on the night of the 10th/11th May. The Turkish right rested upon the steep cliff north-east of "Y" beach, where the King's Own Scottish Borderers and the Plymouth Battalion Royal Naval Division had made their first landing. Since those days the enemy had converted the bluff into a powerful bastion from which the fire of machine-guns had held up the left of our attacks. Two gallant attempts by the Royal Munster Fusiliers and the Royal Dublin Fusiliers to establish a footing on this cliff on the 8th and 9th May had both of them failed.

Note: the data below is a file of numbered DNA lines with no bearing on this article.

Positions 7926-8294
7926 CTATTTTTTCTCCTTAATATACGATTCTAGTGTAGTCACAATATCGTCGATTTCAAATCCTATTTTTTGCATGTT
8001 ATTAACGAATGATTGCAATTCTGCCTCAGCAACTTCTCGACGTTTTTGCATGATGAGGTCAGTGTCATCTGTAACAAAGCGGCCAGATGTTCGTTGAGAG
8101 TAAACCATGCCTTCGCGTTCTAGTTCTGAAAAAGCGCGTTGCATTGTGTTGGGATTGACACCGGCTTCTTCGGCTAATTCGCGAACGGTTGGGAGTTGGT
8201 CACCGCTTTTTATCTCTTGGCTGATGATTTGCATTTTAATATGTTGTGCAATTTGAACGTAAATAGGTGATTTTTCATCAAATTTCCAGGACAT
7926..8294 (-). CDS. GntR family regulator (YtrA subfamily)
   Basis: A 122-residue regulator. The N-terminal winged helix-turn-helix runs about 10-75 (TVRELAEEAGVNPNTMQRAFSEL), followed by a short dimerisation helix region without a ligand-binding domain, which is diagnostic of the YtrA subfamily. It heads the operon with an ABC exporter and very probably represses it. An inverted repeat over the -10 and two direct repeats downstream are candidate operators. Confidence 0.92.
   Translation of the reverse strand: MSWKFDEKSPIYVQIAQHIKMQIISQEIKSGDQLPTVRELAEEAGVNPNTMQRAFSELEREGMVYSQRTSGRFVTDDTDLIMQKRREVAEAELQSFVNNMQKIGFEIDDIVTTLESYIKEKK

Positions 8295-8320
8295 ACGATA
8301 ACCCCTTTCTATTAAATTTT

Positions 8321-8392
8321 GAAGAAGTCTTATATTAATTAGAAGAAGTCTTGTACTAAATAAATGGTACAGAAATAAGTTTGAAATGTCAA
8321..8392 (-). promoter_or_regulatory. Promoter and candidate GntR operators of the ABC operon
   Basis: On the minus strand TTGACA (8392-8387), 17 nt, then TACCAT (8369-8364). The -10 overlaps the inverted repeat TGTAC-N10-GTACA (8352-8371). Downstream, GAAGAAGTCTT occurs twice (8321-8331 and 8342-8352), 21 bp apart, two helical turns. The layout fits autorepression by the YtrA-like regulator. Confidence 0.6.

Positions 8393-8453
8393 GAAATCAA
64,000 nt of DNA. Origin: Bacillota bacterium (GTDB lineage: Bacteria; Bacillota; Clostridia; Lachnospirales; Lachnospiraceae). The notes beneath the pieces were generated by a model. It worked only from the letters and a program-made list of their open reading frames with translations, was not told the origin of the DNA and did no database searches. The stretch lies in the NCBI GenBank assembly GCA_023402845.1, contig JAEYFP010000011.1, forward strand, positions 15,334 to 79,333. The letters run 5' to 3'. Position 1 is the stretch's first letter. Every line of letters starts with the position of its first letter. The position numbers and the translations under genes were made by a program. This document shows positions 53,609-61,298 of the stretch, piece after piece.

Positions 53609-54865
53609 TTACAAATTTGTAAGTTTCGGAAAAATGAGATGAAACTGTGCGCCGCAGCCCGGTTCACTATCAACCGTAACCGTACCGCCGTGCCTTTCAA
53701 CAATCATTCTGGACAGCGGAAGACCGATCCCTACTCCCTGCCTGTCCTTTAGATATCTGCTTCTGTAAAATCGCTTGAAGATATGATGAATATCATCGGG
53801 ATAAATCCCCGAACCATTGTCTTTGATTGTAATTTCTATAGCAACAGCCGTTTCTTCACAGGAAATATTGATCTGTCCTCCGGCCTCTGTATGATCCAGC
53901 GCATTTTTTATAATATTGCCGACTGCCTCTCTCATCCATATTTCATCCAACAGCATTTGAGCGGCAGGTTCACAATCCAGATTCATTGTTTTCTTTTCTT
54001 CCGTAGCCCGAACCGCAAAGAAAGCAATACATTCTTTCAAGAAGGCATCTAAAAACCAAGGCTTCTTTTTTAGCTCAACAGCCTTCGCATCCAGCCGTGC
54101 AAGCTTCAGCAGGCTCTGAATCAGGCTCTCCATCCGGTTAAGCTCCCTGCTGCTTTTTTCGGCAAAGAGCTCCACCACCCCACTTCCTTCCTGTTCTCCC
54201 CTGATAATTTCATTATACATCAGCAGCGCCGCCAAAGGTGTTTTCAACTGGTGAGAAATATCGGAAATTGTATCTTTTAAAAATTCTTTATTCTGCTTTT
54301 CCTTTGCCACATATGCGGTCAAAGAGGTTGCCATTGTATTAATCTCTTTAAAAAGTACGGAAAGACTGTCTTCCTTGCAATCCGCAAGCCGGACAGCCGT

During the night of the 10th/11th May, the 6th Gurkhas started off to seize this bluff. Their scouts decended
the cliff to the sea, worked their way for some distance through the broken ground along the sea shore and crawled hands and knees up the preciptious face of the cliff. On reaching the top they were heavily fired on. Finding that it was not possible to seize the redoubt by surprise most of them managed to make their way back under a heavy rifle and machine-gun fire. This reconnaissance As a surprise the enterprise had failed but as a reconnaissance it proved.